Golden State Warriors legend Stephen Curry has waded in to a gender equality row after women’s basketball ace Sedona Prince caused outrage by sharing a video showing the starkly different weights rooms for male and female players.
Organizers the National Collegiate Athletic Association (NCAA) were slated on Thursday after photos emerged of the facilities provided at its hugely popular March Madness tournament.
An accompanying video presented by Prince, who plays for Oregon Ducks, appeared to show the notable differences between the male and female gyms at separate bubble sites in Indiana and Texas, with the forward urging: “If you aren’t upset about this problem, then you are a part of it.”
“I’ve got something to show you all,” she began, showing one miserly mound of small dumbbells. “For the NCAA March Madness – the biggest tournament in college basketball for women – this is our weights room.”
Her clip then cuts to a spacious gym in Indiana laden with machines and weights, before she revealed that the female equivalent is pretty large itself, looking capable of hosting far more equipment.
Forced to respond to the furor, the NCAA posted a statement on the same day from its senior vice president, Lynn Holzman, acknowledging that “some of the amenities teams would typically have access to have not been as available inside the controlled environment.”
“In part, this is due to the limited space and the original plan was to expand the workout area once additional space was available later in the tournament,” she added.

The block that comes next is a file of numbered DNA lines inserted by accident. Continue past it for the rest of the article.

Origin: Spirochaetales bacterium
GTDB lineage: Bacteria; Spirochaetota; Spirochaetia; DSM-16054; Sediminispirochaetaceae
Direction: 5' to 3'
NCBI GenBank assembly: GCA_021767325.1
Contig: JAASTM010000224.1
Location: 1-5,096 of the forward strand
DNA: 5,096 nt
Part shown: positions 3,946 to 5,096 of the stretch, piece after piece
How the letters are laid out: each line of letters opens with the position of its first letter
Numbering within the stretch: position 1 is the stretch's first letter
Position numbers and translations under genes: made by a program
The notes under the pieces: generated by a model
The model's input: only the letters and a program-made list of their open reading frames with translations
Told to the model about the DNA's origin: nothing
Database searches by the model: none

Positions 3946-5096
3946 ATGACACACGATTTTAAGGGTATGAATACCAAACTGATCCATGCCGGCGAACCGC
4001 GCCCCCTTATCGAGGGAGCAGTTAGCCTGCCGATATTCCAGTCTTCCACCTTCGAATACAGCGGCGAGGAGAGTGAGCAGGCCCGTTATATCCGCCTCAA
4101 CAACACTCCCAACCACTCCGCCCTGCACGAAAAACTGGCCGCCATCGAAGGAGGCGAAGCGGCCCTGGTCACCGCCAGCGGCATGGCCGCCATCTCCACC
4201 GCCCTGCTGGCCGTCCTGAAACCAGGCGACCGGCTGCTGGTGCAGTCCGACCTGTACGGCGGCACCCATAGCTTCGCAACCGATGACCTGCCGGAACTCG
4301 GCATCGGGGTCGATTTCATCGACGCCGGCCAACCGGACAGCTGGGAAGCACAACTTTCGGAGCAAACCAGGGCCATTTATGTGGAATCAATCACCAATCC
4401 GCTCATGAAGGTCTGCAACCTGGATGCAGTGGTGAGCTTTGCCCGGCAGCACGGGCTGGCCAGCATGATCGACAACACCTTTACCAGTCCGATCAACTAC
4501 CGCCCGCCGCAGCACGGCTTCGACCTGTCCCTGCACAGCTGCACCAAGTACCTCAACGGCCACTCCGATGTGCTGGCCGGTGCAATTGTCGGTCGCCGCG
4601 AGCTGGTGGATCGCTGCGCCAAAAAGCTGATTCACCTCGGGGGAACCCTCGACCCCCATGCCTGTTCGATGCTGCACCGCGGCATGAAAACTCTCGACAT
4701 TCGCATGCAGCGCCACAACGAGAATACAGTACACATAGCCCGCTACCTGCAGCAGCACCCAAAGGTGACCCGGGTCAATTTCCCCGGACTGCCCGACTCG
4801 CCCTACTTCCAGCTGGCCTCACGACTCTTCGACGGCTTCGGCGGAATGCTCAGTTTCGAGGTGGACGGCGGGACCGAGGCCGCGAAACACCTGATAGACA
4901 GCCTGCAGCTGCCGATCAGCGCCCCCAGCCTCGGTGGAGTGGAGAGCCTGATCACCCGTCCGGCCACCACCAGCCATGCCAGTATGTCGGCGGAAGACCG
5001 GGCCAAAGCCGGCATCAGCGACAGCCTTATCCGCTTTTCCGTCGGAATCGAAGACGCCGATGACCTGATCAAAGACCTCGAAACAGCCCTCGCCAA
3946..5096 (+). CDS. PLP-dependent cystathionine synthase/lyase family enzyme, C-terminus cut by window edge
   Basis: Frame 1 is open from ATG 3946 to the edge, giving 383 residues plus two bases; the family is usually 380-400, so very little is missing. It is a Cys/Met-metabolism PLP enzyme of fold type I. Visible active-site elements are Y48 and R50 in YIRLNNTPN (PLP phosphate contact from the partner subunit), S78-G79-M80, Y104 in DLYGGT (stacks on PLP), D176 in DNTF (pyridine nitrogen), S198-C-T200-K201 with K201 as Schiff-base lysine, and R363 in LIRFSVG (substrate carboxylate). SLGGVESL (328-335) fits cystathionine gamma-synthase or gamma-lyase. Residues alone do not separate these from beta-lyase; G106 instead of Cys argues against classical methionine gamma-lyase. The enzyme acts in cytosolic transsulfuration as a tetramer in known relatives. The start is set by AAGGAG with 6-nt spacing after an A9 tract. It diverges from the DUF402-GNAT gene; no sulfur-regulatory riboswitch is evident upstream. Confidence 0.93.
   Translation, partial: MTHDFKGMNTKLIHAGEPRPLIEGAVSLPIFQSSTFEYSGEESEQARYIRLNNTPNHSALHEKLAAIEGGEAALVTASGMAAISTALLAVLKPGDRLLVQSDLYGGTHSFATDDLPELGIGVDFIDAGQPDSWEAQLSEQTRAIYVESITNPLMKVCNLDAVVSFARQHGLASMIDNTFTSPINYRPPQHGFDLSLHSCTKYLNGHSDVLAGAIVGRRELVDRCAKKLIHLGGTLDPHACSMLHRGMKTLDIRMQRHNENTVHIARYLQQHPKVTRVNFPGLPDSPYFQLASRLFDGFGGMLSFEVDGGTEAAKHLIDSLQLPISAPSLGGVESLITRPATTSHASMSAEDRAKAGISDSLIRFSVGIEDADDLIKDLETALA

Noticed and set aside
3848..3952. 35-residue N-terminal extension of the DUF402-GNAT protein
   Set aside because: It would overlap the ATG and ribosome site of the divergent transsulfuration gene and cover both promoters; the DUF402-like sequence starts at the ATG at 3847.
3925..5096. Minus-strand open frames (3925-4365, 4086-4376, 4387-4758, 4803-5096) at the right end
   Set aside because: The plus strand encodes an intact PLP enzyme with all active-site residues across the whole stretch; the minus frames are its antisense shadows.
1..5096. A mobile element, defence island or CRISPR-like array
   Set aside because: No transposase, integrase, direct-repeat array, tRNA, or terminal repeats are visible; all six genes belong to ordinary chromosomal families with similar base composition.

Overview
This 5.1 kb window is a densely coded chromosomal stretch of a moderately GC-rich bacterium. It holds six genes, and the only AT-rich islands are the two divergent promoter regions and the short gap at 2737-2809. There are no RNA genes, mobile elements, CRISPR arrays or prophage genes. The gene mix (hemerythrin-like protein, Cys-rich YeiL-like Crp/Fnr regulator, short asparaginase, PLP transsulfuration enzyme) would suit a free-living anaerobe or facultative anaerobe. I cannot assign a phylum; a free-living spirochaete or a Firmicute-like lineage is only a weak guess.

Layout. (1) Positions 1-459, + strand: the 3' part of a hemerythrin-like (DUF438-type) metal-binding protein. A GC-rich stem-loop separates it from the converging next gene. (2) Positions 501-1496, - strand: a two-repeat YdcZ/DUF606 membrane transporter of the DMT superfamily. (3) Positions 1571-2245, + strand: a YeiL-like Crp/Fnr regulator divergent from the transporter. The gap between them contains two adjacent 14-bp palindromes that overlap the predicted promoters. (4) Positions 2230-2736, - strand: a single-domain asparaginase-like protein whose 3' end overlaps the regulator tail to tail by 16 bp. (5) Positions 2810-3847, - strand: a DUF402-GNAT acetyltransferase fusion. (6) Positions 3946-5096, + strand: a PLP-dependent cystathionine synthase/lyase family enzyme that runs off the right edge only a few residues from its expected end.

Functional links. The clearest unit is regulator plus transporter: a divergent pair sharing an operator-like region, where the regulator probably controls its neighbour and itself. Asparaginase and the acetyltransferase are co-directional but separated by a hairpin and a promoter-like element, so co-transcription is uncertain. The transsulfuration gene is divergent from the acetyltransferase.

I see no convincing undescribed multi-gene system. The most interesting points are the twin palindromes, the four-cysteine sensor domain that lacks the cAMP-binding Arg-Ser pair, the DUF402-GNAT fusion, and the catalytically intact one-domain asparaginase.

That ncaa bubble weight room situation is beyond disrespectful 😐
— A’ja Wilson (@_ajawilson22) March 18, 2021
Now do a comparison of how much money each sport brings in or in the women’s case costs the schools/NCAA.
— Yuriy Borishkevich (@YuriyBorish) March 19, 2021
“However, we want to be responsive to the needs of our participating teams, and we are actively working to enhance existing resources at practice courts, including additional weight training equipment.”
Prince’s post went viral and was ‘liked’ by almost 300,000 users, including a retweet by three-time NBA champion Curry.
“Wow – come on now,” Curry scoffed to his Twitter following of more than 15 million accounts. “March Madness, NCAA – you’re all tripping.”
Not everyone was on Prince’s side. “The TV contract for the men’s tournament is in the billions,” said one skeptic.
“I have no idea what it is for women but I’d imagine nowhere near there. This is about business, not social injustice.”
Another retorted: “The fact that there are actual men trying to explain why female college athletes deserve less because their sport doesn’t take in any money when neither male nor female collegiate athletes get paid outside of waved tuition and boarding is… hilarious but not surprising.
The TV contract for the men’s tourney is in the billions. I have no idea what it is for women but I’d imagine nowhere near there. This is about business, not social injustice.
— D Ro (@ClintnHillChill) March 19, 2021
The fact that there are actual men trying to explain why female college athletes deserve less because their sport doesn’t take in any money when neither male nor female collegiate athlete gets paid outside of waved tuition and boarding is…..hilarious but not surprising.
— acplaze (@acplaze) March 19, 2021
“If a college athlete wants to lift weights, they should have unfettered access to do so. The body, for many, is the most valuable asset.
“Why should men and women athletes not have the same access to facilities to help build their body? Because one program makes less dollar?”
The NCAA is yet to address Prince’s seemingly damning evidence.